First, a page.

We look forward to the Department taking our recommendations and using them to improve future and ongoing projects.
Notes to Editors
Read the full Report - Broadband Investment in Northern Ireland
The Committee's recommendations from the Report are:
The Committee recommends that in future contracts, the use of any automated formula is carefully considered to ensure it is appropriate and will give a score which is commensurate with the objectives of the procurement. This should involve a consideration of scoring methodologies used by Centre's of Procurement Excellence (COPE's) across all government contracts.
It is recommended that for any future exercises by all Departments which require access to databases containing the addresses of premises, more effective liaison is carried out at an early stage with Land and Property Services (LPS) to ensure that the information being provided is the most relevant information available and that any limitations of the data are fully understood.
It is recommended that in any future consultation exercise such as this, where the public are effectively being asked to confirm the completeness and accuracy of project assumptions, greater efforts should be made to promote awareness of the consultation.
It is recommended that LPS closely review how it maintains its pointer system to ensure that it is as accurate as possible and that as part of this improved arrangements are put in place to ensure that all information providers, particularly district councils, provide their information on as timely a basis as possible.
When providing evidence to the Audit Office as part of their enquiries it is recommended that Departments are as open and transparent as possible and share relevant information, even if it is not specifically asked for.
It is recommended that the Department urgently identify those properties that will still not have access to even basic broadband services at the end of Project Stratum and put arrangements in place to ensure that their needs are addressed. In the case of those who could not be included because they currently receive a basic service from a wireless provider, these should be clarified quickly and if they cannot be provided with faster broadband they should be added to the list of premises to be improved under Project Stratum.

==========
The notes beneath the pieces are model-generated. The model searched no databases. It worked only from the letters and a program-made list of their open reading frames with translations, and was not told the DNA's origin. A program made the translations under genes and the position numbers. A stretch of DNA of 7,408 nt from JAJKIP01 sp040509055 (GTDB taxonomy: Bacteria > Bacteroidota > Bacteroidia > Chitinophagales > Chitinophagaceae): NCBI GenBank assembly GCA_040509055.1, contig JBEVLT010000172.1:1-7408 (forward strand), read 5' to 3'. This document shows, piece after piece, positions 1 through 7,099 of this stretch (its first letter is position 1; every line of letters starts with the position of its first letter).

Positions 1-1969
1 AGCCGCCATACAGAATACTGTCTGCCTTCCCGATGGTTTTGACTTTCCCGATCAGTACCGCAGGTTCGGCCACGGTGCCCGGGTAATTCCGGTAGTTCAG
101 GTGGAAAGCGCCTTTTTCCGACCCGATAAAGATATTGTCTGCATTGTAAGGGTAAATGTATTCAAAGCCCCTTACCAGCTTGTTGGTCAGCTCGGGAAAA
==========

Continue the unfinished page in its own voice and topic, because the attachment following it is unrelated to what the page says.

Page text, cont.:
The Committee recommends that in any future project the Department examines if there is any way that it might be able to better protect itself, and the integrity of its broadband projects, by limiting the potential for commercial operators to change their plans within a short period.
It is also recommended that the Department closely monitors the potential for overbuild and take steps to de-scope properties promptly if it sees a risk of that happening.
The 900 properties which have now been excluded from Project Stratum because the planned investment by BT is no longer happening should either now be included in the project or have some other process identified for improvement within the same timescale.
The Department should urgently investigate why no competitors have come forward to use the network funded by Project Stratum. It also needs to ensure that the fibre network it has paid for is made available to competitors at a fair rate so as to ensure reasonable prices for consumers.
Based on the experience from the Northern Ireland Broadband Improvement Project provided by BT, it is recommended that in any future scheme the Department needs to be much more robust in its estimates of how much benefit they expect from its investment. It would then be in a position to challenge the contractor about any differences and better assess value for money.
Clawback is due from BT on both the Northern Ireland Broadband Improvement Project and SRP2 project. It is recommended that the Department closely monitors the dates for repayment of the clawback amounts and ensure that the funds are received as expected. As far as possible this money should be used for further broadband improvements in Northern Ireland.